The next layer, which is absorber plate 20, is a thin metal membrane that is covered with a coating 21 well absorbing solar radiation. The backside of membrane is assumed to be covered with layer 22 that is highly reflective for infrared radiation. The absorber plate is arranged in a distance of about 50 mm from the transparent cover. The backside of the absorber plate is in close contact, with sheet of capsules 30 containing phase changing material to facilitate heat transfer by conduction from heat generating absorber plate to the heat storing material in capsules. The sheet of capsules 30 that represents large thermal mass is mounted on the wall of house or building 40. During sun exposure the phase changing material melts under influence of heat. During nighttime the phase change material crystallizes and releases heat, and continues keeping temperature in the buffer zone steady until all accumulated heat will be used, thus reducing significantly house heat losses. As long as the temperatures on both sides of the wall structural insulating panel are similar there is no flow of heat through the wall.
Heat storage material with a buffer zone is sandwiched between the thermal absorber 20 on one side and wall structural insulating panel 40 on the other. The temperature buffer zone 31 is formed by the multi channeled space of air between capsules and house wall. The temperature in the buffer zone is close to the temperature of the phase change. The building wall 40, which in this case is not used for heat storage (as it was in a Trombe wall case), is constructed from materials that are highly insulating (e.g. from foams).
There are many different phase changing materials available on the market, with phase change temperatures applicable for a range of temperatures. The most preferable will be material changing phase in temperatures between 0 to 50° C. and preferably in the range of 15 to 30° C. A good example of such a material is calcium chloride hexahydrate, with a phase change temperature of about 29° C. (Cp about 200 kJ/kg K (phase change) as compared with brick 0.84 kJ/kg K)
The wall system equipped with a buffer zone keeps the internal temperature of the building very stable. The solution as described has the advantage of more efficient solar energy collection and utilization during winter and prevents overheating in summer.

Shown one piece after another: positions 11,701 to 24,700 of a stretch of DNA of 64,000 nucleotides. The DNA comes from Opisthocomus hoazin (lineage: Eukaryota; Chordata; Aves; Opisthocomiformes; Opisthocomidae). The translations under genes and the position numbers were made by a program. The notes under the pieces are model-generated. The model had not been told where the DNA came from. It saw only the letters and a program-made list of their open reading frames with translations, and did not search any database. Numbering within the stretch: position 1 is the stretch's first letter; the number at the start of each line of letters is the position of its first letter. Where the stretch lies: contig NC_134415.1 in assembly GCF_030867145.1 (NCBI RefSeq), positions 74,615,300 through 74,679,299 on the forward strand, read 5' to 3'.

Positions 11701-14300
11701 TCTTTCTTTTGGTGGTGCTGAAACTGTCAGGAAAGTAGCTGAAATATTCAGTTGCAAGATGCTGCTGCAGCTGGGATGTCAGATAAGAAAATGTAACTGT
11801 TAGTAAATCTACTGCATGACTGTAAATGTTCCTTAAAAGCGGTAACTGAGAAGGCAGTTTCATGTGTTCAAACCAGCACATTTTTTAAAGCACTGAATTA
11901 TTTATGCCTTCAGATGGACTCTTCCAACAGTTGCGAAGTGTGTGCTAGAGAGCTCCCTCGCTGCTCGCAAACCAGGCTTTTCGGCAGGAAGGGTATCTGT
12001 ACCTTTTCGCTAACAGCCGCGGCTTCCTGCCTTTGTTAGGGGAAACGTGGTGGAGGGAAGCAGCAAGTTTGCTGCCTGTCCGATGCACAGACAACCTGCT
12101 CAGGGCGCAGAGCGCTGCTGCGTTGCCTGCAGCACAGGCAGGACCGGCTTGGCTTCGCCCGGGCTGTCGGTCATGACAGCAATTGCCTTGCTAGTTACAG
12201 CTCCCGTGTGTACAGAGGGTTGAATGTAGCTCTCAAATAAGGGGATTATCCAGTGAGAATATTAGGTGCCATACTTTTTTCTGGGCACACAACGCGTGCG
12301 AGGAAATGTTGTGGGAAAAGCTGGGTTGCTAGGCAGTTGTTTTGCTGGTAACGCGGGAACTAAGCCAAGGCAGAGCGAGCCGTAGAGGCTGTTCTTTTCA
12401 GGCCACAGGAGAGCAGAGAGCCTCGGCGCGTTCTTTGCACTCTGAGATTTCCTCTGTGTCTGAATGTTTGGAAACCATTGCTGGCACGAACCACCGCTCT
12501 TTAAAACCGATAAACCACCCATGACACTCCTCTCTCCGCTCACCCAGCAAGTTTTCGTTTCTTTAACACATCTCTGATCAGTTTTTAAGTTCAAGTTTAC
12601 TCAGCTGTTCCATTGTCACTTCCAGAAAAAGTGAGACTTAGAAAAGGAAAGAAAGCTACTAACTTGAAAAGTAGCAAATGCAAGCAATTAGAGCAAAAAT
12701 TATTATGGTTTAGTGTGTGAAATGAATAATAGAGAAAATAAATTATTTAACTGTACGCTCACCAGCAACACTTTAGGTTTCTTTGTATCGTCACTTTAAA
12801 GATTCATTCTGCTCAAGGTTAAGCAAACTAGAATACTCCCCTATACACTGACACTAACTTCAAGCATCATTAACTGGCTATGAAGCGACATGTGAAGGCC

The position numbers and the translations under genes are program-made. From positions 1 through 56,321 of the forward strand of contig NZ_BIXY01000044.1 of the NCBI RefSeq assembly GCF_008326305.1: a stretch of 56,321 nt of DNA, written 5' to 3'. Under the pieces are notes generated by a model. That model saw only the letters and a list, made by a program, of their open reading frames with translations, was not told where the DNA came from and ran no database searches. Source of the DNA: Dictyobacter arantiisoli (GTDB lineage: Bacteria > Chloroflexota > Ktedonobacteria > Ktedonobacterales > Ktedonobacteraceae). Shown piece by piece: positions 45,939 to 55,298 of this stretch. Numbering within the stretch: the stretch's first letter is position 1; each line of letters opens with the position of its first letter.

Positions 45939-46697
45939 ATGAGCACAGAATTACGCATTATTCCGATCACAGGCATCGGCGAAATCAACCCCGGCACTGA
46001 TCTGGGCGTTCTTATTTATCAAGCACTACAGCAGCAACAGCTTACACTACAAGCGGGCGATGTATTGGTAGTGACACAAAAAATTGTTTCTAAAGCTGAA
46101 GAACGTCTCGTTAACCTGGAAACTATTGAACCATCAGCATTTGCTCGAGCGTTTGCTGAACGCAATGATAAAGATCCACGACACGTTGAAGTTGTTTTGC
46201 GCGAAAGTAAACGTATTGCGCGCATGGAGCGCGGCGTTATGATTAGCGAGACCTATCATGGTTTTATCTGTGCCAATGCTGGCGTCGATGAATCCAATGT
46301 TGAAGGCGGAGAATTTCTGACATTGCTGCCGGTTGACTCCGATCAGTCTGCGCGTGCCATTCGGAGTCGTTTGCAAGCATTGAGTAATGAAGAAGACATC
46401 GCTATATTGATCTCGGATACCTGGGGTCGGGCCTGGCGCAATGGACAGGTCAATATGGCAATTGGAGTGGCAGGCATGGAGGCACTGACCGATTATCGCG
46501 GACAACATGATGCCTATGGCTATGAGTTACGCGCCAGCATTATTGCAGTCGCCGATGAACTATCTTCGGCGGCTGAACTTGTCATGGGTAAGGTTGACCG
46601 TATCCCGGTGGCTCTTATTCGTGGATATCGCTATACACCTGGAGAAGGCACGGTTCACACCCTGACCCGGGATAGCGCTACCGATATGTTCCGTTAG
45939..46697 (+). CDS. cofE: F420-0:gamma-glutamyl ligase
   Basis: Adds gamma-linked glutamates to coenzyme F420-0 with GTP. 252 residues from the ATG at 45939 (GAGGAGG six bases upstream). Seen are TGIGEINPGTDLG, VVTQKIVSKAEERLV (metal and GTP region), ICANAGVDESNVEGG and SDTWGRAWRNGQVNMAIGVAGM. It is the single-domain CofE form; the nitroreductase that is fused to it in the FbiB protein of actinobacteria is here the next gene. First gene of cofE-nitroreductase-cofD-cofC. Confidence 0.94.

The heat transfer through the wall panel (forming house or building wall), depends mainly on the temperature difference between both sides of the wall panel. By implementing the heat storage/buffer zone, the temperature on the outer side of house wall is only slightly different from the temperature inside of the house (˜22° C.) and, as long as there is enough supply of stored heat, the heat transfer through the wall of the house is completely blocked. As a result, a thermal barrier supported by heat from the heat storage system prevents heat losses for many hours after the sun has set. Houses equipped with solar wall modules greatly reduce energy demand from conventional heating system.
During daytime exposure of the solar collector to the sun, the collected heat is used to melt phase change material thus storing heat (in summer preventing excessive house overheating). As a result, a heat demand for house/building space heating is significantly decreased because the time when heat losses through the wall are possible is remarkably shortened. Implementation of the steady temperature buffer zone also significantly reduces impact of the outside temperature fluctuations. As a result the house interior temperature stabilizes. In effect a house/building using “advanced skin technology” will hardly experience any overheating during day and will keep warm for many hours after sunset until stored heat is exhausted. The capsule arrangement creates a network of channels that can be utilized as air channels for the purpose of an air ventilating system or for heat removal during summer nights.
The solar heating panel according to the present invention provides a novel “temperature buffer zone” concept of solar thermal collector. The solar collector is integrated with building/house wall, has ability for extensive heat storage (by implementation a big thermal mass) and has highly efficient thermal insulation. More particularly, the thermal solar panel, when integrated with a building wall, forms a warm buffer zone outside a highly efficient thermal insulating wall, and as a result the solution is exceptionally suitable for application in buildings located in cold region areas.
The offered solution is simple. Its implementation is limited to the outer shell of the house (suitable for retrofitting), is cost effective and overcomes the enumerated problems of either flat panels or passive wall systems. The proposed solar thermal collector is easy to install, is durable and very economical to manufacture.